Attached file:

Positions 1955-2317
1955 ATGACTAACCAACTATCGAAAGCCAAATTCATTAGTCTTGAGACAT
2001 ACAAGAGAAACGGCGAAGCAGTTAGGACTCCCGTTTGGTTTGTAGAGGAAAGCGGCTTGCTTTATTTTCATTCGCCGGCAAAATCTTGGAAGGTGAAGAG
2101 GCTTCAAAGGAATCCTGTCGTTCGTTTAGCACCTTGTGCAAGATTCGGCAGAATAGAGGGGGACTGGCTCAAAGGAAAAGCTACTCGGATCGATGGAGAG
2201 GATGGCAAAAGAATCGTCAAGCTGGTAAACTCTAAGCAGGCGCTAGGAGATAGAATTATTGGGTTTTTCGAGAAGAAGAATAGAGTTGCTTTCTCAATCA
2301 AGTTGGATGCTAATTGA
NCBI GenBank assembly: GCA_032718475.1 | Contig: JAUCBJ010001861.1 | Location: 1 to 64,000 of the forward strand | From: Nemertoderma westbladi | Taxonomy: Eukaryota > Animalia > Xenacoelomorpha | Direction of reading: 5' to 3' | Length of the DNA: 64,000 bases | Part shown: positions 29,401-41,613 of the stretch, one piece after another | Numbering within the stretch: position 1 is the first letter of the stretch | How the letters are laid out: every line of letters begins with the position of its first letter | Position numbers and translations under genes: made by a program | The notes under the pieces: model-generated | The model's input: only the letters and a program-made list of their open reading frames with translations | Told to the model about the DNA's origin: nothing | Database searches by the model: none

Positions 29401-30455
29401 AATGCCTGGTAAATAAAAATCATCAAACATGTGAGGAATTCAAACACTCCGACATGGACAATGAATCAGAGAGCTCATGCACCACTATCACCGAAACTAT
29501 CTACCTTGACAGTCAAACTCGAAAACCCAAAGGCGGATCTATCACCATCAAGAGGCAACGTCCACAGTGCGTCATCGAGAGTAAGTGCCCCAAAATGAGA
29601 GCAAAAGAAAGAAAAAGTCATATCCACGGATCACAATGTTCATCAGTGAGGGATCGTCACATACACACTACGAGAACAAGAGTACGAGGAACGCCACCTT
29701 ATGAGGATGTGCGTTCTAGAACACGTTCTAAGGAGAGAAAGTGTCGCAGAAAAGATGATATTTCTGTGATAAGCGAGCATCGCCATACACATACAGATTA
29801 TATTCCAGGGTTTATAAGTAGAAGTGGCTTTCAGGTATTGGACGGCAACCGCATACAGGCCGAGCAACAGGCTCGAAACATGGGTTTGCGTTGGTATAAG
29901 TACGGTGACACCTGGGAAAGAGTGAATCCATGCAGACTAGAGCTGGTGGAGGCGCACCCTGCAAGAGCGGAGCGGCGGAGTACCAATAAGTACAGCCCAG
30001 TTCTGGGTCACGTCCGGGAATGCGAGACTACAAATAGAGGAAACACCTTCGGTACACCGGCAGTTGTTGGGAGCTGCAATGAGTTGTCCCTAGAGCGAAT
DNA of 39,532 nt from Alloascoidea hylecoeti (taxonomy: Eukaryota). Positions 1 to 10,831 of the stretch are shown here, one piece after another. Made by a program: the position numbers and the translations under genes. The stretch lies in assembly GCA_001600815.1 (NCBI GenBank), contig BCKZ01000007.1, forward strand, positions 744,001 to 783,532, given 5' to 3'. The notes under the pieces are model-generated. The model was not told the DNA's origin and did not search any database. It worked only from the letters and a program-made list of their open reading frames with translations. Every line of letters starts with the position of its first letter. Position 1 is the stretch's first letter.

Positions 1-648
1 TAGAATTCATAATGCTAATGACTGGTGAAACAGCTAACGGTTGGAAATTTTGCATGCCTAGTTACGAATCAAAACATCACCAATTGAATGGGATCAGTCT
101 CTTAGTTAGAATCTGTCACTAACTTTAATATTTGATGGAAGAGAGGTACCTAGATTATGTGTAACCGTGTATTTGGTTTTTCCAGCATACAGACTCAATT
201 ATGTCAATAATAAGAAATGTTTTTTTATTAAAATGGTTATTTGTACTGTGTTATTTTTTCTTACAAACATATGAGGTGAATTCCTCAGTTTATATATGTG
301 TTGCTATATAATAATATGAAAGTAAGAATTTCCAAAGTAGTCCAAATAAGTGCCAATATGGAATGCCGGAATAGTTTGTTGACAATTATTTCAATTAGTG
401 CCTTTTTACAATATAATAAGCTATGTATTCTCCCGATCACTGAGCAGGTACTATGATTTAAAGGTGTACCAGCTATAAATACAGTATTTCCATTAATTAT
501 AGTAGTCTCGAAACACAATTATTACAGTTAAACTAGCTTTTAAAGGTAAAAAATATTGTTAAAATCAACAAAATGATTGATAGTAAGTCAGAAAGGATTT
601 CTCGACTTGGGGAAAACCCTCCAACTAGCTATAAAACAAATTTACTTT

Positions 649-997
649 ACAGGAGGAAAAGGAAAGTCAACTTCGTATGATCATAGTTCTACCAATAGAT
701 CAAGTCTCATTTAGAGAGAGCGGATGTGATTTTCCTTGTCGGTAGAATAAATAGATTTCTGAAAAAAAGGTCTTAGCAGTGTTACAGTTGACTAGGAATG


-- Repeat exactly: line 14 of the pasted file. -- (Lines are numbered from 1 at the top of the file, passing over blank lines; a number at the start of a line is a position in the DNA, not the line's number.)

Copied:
29901 TACGGTGACACCTGGGAAAGAGTGAATCCATGCAGACTAGAGCTGGTGGAGGCGCACCCTGCAAGAGCGGAGCGGCGGAGTACCAATAAGTACAGCCCAG